Poor medication adherence is frequently the cause of preventable hospitalizations and patient illness. Costs to the US healthcare system resulting from nonadherence have been estimated to exceed a staggering $100 billion annually.1 Inpatient clinical decision support systems provide physicians with real-time information to improve clinical practice.2
Typically, outpatient practices do not have access to real-time feedback and patient information. This fact, coupled with the fractured healthcare system, leads to incomplete information and has created an opportunity for pharmacy benefit managers (PBMs) to provide clinically valid feedback to assist physician decision-making.
In a recent commentary, Shrank and colleagues stated that PBMs have “a unique opportunity to promote health and generate value in the healthcare system.”3 To realize this value, CVS Caremark supports numerous outreach efforts to improve adherence to essential therapies. Consensus clinical guidelines recommend standards of pharmacotherapy care for different conditions. PBMs can operationalize these guidelines and identify patients who may benefit from treatment additions.
This present study evaluated changes in care after a fax-based messaging intervention delivered to physicians with a recommendation to add:
- An osteoporosis-preventive agent for women with long-term glucocorticosteroid use4
- An angiotensin-converting enzyme (ACE) inhibitor or angiotensin receptor blocker (ARB) for adults with diabetes
- A lipid-lowering agent for individuals with diabetes aged ≥30 years.5
A total of 337 employers and health plans representing 5,508,559 individuals, participated in a program that delivered a fax alert to a provider when pharmacy claims indicated the absence of a recommended therapy. From January 1, 2009, to March 30, 2009, a total of 78,768 alerts were sent to providers regarding osteoporosis (n = 1763), ACE/ARB (n = 22,915), and dyslipidemia (n = 54,090).
Through September 30, 2009, therapy addition rates (“gap closure rate”) occurring within 90 days of the intervention were compared with a control group selected from employers and health plans that did not implement the program.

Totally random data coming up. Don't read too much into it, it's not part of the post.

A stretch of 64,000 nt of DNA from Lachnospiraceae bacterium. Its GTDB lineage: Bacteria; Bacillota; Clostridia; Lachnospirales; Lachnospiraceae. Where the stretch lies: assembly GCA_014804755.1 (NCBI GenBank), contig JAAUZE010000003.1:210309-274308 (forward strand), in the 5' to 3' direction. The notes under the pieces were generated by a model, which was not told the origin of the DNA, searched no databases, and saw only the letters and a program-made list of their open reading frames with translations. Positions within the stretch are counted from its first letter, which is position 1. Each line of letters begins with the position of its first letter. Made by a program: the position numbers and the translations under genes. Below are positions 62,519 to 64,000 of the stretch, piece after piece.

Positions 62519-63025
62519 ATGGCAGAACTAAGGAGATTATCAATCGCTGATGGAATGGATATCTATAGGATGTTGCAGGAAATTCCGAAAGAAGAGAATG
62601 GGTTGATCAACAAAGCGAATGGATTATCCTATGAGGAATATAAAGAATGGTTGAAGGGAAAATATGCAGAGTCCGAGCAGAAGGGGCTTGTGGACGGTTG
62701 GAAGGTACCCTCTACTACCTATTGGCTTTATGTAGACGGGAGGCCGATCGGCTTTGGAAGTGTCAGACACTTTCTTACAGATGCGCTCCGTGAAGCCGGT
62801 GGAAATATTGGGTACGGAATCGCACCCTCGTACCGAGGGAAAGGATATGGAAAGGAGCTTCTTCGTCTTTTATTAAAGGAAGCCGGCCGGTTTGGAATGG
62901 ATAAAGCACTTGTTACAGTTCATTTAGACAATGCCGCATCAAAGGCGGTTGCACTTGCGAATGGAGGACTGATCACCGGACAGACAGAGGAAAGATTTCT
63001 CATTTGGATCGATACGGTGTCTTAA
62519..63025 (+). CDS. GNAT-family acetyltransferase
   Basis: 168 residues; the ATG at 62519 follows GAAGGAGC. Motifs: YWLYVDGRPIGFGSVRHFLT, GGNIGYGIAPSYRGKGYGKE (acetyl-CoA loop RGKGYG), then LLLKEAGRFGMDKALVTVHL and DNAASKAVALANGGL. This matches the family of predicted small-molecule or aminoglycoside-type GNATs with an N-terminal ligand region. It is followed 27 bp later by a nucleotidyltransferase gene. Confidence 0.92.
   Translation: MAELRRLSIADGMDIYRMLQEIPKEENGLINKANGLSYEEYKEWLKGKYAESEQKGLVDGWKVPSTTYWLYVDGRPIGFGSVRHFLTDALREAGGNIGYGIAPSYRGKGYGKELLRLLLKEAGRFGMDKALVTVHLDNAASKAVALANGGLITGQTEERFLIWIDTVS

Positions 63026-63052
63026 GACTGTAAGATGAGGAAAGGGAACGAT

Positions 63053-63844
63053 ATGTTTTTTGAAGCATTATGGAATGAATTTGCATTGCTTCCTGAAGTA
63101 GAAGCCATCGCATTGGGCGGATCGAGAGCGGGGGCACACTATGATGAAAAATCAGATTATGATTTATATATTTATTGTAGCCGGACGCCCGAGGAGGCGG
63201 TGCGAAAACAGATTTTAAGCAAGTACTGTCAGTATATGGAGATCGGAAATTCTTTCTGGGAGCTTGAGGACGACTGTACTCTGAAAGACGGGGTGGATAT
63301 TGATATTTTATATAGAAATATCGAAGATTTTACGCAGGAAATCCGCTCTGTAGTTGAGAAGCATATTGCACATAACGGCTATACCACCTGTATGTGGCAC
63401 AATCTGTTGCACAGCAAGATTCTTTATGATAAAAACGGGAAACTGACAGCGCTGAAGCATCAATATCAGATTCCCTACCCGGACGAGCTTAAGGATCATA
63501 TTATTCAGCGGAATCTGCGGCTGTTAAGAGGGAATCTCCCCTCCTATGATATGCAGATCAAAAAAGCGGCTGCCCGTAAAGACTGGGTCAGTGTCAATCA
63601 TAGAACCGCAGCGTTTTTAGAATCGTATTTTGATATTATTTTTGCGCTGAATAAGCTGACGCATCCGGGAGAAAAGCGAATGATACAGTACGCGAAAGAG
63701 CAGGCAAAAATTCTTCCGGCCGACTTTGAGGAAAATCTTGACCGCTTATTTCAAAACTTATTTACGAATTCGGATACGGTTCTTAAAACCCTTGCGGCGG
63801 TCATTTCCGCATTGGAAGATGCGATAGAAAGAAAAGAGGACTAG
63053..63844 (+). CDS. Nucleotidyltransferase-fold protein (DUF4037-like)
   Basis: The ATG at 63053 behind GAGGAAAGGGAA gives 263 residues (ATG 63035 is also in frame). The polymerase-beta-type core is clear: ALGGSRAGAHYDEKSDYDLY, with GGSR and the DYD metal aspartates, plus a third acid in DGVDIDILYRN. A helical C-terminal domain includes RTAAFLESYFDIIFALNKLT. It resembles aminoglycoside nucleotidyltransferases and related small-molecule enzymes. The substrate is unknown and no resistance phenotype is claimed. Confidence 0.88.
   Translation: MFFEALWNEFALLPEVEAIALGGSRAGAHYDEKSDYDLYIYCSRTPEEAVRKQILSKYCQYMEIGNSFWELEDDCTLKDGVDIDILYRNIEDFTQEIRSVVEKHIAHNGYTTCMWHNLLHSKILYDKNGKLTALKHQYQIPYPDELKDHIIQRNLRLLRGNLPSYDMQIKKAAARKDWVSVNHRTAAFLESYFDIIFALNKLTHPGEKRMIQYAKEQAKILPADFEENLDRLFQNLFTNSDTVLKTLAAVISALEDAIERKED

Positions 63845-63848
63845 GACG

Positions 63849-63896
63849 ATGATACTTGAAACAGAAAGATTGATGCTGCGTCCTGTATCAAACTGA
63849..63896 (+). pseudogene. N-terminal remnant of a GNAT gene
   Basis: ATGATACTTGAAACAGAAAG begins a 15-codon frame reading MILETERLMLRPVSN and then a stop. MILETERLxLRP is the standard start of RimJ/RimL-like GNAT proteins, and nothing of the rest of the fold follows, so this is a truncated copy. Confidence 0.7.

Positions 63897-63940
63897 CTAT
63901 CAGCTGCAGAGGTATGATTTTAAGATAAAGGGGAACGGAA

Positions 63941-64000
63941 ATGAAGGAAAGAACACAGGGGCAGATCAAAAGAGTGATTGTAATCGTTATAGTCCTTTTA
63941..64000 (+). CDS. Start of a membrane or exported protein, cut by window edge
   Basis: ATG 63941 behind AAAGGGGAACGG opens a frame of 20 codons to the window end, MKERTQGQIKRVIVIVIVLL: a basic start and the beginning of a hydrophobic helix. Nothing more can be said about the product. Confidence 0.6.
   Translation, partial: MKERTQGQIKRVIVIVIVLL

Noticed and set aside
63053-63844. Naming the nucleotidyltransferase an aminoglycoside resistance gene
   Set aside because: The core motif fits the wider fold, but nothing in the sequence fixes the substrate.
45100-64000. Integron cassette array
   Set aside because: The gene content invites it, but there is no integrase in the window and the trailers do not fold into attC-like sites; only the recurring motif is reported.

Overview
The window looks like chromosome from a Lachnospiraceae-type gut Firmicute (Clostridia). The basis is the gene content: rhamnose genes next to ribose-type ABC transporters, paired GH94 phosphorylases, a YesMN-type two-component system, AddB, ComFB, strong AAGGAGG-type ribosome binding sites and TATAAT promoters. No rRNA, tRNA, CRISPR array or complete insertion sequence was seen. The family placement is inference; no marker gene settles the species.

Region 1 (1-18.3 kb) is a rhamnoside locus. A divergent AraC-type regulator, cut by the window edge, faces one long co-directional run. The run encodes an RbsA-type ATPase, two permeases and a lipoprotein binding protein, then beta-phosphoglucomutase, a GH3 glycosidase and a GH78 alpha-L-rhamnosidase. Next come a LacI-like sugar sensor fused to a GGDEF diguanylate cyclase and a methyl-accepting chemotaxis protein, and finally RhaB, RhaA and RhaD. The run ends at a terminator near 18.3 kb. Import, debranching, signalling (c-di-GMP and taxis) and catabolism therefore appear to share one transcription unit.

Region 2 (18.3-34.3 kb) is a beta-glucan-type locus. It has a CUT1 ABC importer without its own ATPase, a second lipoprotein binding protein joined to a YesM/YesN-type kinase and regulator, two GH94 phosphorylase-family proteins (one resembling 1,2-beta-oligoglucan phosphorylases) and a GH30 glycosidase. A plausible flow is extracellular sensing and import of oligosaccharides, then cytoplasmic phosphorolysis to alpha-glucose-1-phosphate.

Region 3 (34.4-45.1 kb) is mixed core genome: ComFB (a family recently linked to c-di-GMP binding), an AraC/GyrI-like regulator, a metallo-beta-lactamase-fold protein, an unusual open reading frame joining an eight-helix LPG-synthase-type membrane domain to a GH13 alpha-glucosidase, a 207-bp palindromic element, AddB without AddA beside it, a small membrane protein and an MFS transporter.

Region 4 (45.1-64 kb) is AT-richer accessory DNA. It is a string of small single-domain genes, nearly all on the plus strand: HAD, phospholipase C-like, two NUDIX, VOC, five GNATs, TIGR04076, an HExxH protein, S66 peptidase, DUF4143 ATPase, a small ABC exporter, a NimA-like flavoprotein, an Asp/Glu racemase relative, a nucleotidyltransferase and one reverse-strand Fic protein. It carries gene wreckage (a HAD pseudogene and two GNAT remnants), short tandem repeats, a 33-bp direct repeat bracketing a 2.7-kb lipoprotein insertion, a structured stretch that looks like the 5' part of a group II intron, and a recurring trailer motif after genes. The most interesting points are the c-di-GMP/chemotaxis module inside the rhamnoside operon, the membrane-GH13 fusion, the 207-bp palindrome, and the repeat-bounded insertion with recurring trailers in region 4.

Adjusted odds ratios were derived by logistic regression, with adjustment for age, sex, previous medication use, and out-of-pocket participant cost-sharing.
Analysis showed that gap closure rates were higher for cases than for the controls:
- 23.5% versus 15.1% for osteoporosis (Figure 1)
- 13.2% versus 7.7% for ACE/ARB (Figure 2)
- 13.6% versus 9.1% for dyslipidemia (Figure 3).
The odds ratios for the addition of therapy by day 90 were significant (P <.001) for each intervention— osteoporosis (1.62), ACE/ARB (1.88), and dyslipidemia (1.46). Older age and higher risk scores (Pharmacy Risk Group score) were significant predictors of adding the concomitant therapy, whereas member cost-sharing was not significant.
Fax alerts to providers were an effective mechanism for communicating potential gaps in pharmacotherapy and enhance medication adherence. In 3 months, these 3 fax alerts resulted in a total of 3842 individuals implementing pharmacotherapy in accordance with evidence- based medicine. Future research should focus on the subsequent adherence and the medical value of additive therapy.
- Osterberg L, Blaschke T. Adherence to medication. N Engl J Med. 2005;353:487-497.
- Kawamato K, Houlihan CA, Balas A, Lobach DF. Improving clinical practice using clinical decision support systems: a systematic review of trials to identify features critical to success. BMJ. 2005;330:765. Epub 2005 Mar 14.
- Shrank WH, Porter ME, Jain SH, Choudhry NK. A blueprint for pharmacy benefit managers to increase value. Am J Manag Care. 2009;15:87-93.
- Recommendations for the prevention and treatment of glucocorticoid-induced osteoporosis: 2001 update. American College of Rheumatology Ad Hoc Committee on Glucocorticoid-Induced Osteoporosis. Arthritis Rheum.2001;44:1496-1503.
- American Diabetes Association. Standards of medical care in diabetes care— 2009. Diabetes Care. 2009;32(suppl 1):S13-S61.